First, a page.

The Green Party, despite attempt by Fianna Fáil to marginalise them, did have several achievements in government.  They helped reform the planning laws, they pushed Fianna Fáil to introduce civil partnership legislation, they introduced the Bike to Work Scheme, they improved animal welfare laws, placed an annual tax on second homes, insisted that any water charges be metered instead of using a flat rate, and improved various environmental laws.  However, in hindsight, it’s obvious that the Green Party propped up Fianna Fáil for too long.  They should have left government once the Mahon Report illustrated Bertie Ahern‘s dodgy financial dealings.  Ahern’s replacement, Brian Cowen, was clearly an Ahern supporter when what was needed was a clean sweep which could only have been provided by a general election.

The Green Party lost all of their six seats in the 2011 general election.  They will survive, unlike the Progressive Democrats, but it remains to be seen if they can be viewed as a credible political party or will revert to being seen more as a pressure group than a party of government.  The upcoming local and European elections will be the first real test of Green Party support since their obliteration in 2011.  Without Power or Glory is interesting in parts but is probably only of real interest to the more politically minded reader.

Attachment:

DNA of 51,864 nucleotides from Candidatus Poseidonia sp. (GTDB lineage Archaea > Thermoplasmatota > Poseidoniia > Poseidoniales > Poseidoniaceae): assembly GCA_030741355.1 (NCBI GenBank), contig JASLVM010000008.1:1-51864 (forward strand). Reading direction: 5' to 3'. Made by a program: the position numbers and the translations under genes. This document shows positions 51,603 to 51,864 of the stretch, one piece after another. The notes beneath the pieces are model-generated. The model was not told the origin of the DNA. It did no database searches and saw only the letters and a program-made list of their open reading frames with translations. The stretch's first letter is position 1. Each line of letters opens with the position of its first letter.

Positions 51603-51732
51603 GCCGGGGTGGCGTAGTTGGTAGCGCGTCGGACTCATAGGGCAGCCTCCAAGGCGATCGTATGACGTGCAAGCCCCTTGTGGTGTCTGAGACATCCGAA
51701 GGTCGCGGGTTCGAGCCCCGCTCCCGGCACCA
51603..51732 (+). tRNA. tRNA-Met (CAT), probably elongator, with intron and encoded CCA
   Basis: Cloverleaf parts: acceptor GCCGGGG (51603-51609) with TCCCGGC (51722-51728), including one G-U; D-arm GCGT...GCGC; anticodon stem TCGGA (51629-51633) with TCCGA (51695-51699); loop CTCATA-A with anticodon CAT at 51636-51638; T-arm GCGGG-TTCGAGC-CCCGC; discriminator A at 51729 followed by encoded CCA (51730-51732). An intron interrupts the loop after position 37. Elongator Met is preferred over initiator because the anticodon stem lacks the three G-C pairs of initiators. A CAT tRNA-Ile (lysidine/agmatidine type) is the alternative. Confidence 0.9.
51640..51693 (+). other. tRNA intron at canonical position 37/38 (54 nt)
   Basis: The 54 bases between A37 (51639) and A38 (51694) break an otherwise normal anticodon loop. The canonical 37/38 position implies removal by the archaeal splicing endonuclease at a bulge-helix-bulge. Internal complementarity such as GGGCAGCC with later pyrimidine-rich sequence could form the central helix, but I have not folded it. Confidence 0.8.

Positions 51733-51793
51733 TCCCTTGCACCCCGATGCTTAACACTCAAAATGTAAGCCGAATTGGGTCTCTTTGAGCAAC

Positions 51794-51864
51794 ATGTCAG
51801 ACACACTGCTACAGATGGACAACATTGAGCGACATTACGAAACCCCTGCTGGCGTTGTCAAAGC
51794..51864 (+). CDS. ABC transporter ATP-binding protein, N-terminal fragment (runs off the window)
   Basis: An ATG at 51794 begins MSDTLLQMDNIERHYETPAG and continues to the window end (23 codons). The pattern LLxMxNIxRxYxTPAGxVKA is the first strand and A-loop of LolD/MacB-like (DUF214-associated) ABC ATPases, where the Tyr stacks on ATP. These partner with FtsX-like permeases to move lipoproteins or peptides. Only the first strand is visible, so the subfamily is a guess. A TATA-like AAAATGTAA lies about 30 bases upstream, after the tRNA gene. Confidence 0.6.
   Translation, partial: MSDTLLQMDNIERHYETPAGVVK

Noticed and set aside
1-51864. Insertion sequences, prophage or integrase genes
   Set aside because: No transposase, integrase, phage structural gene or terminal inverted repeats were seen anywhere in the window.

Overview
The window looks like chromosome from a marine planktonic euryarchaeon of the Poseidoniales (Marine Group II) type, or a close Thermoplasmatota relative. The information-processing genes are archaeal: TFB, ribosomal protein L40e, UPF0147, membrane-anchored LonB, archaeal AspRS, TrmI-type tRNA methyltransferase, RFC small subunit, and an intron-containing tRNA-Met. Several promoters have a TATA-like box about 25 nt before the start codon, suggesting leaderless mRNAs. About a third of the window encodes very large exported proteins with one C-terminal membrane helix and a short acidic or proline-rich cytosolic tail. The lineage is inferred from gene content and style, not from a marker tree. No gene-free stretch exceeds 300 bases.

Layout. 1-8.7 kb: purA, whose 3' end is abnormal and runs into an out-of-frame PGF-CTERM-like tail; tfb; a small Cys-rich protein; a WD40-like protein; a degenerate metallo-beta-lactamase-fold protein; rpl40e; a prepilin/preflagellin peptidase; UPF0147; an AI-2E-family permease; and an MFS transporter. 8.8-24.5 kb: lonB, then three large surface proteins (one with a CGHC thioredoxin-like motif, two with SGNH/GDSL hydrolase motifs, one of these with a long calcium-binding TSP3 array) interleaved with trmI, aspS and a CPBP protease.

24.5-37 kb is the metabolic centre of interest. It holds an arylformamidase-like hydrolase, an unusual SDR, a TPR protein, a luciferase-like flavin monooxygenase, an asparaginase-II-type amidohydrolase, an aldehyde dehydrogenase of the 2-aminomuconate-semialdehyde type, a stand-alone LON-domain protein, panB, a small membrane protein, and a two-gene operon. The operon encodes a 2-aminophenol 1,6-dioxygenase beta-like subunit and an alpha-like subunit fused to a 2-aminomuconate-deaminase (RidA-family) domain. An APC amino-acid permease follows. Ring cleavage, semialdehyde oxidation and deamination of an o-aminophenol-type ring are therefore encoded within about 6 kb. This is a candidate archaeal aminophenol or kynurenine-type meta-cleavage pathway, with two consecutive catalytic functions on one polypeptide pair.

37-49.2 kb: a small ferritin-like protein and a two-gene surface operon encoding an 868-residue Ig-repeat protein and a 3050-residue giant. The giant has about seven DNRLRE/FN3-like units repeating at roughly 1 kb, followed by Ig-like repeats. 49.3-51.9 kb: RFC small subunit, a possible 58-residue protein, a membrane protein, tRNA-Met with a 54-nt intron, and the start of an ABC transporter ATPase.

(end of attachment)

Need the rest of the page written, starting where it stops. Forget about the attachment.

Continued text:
7/10

Related Links

sendboyle – Dan Boyle’s twitter account

Green Party – Official website

The Hobbit by JRR Tolkien – Quick Review

ImageJRR Tolkien  England

Grafton (1991, first published 1937), 287 pages

Borrowed

The Hobbit is a masterpiece of children’s literature.  Like Biblo Baggins, The Hobbit is perfectly formed and packs quite a punch.  The book has all the ingredients necessary to capture the childhood imagination, magical lands, a quest, detailed descriptions of food, scary monsters, good and evil characters.